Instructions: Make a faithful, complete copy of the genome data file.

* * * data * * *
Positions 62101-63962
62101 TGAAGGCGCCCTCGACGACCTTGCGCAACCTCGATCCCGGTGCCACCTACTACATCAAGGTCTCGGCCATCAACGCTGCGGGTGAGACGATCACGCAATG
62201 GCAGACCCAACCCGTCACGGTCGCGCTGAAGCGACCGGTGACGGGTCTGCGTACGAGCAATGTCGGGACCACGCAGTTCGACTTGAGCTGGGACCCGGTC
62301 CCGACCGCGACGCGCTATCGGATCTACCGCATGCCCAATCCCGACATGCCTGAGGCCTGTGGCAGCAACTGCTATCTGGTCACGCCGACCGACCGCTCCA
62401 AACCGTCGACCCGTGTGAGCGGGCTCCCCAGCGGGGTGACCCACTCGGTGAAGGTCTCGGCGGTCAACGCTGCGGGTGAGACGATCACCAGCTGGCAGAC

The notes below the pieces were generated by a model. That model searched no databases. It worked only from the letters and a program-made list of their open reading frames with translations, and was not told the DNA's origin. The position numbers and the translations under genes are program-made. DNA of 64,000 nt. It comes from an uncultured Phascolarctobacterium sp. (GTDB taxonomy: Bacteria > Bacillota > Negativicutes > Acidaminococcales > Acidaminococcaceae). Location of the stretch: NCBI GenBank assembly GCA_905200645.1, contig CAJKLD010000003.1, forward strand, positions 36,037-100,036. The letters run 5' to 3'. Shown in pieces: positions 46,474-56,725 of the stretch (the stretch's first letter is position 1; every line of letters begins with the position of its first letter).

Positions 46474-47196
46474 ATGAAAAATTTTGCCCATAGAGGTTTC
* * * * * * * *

Positions 62101-63962
62101 TGAAGGCGCCCTCGACGACCTTGCGCAACCTCGATCCCGGTGCCACCTACTACATCAAGGTCTCGGCCATCAACGCTGCGGGTGAGACGATCACGCAATG
62201 GCAGACCCAACCCGTCACGGTCGCGCTGAAGCGACCGGTGACGGGTCTGCGTACGAGCAATGTCGGGACCACGCAGTTCGACTTGAGCTGGGACCCGGTC
62301 CCGACCGCGACGCGCTATCGGATCTACCGCATGCCCAATCCCGACATGCCTGAGGCCTGTGGCAGCAACTGCTATCTGGTCACGCCGACCGACCGCTCCA
62401 AACCGTCGACCCGTGTGAGCGGGCTCCCCAGCGGGGTGACCCACTCGGTGAAGGTCTCGGCGGTCAACGCTGCGGGTGAGACGATCACCAGCTGGCAGAC

The notes below the pieces were generated by a model. That model searched no databases. It worked only from the letters and a program-made list of their open reading frames with translations, and was not told the DNA's origin. The position numbers and the translations under genes are program-made. DNA of 64,000 nt. It comes from an uncultured Phascolarctobacterium sp. (GTDB taxonomy: Bacteria > Bacillota > Negativicutes > Acidaminococcales > Acidaminococcaceae). Location of the stretch: NCBI GenBank assembly GCA_905200645.1, contig CAJKLD010000003.1, forward strand, positions 36,037-100,036. The letters run 5' to 3'. Shown in pieces: positions 46,474-56,725 of the stretch (the stretch's first letter is position 1; every line of letters begins with the position of its first letter).

Positions 46474-47196
46474 ATGAAAAATTTTGCCCATAGAGGTTTC